Memorial Day Kicks Off ‘100 Deadliest Days’ on Florida Roadways

florida driver trainingSchool is almost out! And with that, teens are taking advantage of the break from studies to take their Drug and Alcohol course and permit exam. It is a great time to get started on driving practice. There’s nothing wrong with taking advantage of the extra time off and summer sunshine to practice new driving skills. However, summer isn’t quite as carefree as it seems. There are more fatal accidents during the 100 days between Memorial Day and Labor Day than any other time of the year. All drivers, especially new drivers, should take extra care to drive defensively this summer.

If you are a parent, consider setting important driving guidelines for your teens. To set expectations, you and your teen can sign a parent/teen agreement to lay out any consequences for violating rules. This sample agreement and other helpful parent resources are available on our website.

If your teen is planning to practice behind the wheel this summer, help them to focus on basic driving techniques and good driving habits:

  • Buckle up for safety.
  • Practice driving in different weather conditions, and times of day: sunny and rainy driving conditions as well as some practice driving after dark. For more tips on driving in wet weather, check out our blog post Spring Has Sprung – Drive Safe in those April Showers.
  • Hazard recognition is important. Keep your eyes on the road and practice scanning ahead to prepare for upcoming hazards such as animals crossing the road, potholes, construction zones and more.

And remember, teens often look to their parents or guardians for examples and will pick up on any of your own bad driving habits. Set a good example by turning off or silencing the ringer on your phone, keeping your eyes on the road and hands on the wheel, and maintaining a safe speed and following distance. Practice makes perfect!

Does Florida’s Texting While Driving Law Go Far Enough to Stop Distracted Drivers?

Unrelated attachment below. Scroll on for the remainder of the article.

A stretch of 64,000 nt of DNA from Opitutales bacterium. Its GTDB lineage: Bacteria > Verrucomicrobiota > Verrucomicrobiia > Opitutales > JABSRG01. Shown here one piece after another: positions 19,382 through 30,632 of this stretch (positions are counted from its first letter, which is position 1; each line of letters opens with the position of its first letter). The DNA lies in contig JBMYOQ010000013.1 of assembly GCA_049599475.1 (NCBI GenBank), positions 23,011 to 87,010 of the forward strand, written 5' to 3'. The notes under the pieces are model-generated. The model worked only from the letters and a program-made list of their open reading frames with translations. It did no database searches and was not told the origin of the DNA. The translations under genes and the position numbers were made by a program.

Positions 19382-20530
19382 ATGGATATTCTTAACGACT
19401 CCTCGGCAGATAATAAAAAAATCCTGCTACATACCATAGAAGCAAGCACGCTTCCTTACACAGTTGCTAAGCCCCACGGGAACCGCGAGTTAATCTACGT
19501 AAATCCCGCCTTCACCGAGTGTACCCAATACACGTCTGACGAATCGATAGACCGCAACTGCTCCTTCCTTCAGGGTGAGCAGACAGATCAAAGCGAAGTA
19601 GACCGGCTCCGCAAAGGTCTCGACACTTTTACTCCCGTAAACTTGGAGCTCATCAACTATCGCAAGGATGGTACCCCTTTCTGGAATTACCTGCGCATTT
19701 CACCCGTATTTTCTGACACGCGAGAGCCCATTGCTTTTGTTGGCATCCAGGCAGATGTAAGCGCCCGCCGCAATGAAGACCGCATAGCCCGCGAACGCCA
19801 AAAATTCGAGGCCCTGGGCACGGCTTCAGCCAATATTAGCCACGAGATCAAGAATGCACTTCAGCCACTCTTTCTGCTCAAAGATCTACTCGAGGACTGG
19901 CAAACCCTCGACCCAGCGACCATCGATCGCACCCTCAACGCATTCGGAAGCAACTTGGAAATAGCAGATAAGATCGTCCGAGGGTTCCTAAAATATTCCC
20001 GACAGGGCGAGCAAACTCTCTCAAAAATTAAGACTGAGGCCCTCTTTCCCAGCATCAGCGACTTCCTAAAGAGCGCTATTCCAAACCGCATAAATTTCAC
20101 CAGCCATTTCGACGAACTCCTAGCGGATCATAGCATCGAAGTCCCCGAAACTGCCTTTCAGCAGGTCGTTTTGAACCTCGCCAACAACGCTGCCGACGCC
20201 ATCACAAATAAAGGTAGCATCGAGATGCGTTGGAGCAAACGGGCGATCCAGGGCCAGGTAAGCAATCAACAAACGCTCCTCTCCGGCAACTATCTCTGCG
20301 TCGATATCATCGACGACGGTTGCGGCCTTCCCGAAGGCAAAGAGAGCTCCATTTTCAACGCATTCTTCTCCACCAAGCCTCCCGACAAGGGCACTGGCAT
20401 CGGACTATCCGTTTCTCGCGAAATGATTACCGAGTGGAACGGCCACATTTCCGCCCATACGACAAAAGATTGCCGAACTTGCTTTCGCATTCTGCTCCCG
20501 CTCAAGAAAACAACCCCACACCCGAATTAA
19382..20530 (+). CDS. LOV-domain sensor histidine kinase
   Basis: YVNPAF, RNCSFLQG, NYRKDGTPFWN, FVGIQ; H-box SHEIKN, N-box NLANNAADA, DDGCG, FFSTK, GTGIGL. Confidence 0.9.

teen_driverIn an effort to limit driver distraction and make the roads safer for everyone, in October 2013 Florida became the 41st state to put a ban on texting while driving into effect. 44 states now have distracted driving laws on the books. The debate has been ongoing for the past year; do you think the current law in Florida is strong enough to deter distracted drivers?

Florida’s distracted driving law makes it a secondary offense to read or send a text, email or instant message on a smartphone while driving. That means police officers have to first stop drivers for another offense like speeding or rolling through a stop sign before they can ticket a driver that they observe to be using their smartphones. If issued a ticket for a first texting and driving offense, drivers can obtain a $30 fine. For a second offense within 5 years, drivers can anticipate a $60 fine and three points added to their driving record.

A recent editorial piece in the Sun Sentinel points out that state representatives have introduced bills that would make texting while driving a primary offense, and ideally, keep drivers from picking up their phones and sending texts behind the wheel. Read the article here, and let us know if you agree or disagree! Is Florida’s texting while driving law helping to reduce the number of accidents on area roads and highways? Should the state apply stiffer penalties to punish distracted drivers?

Resources

3 Months In – Is Florida’s Texting-While-Driving Ban Strong Enough?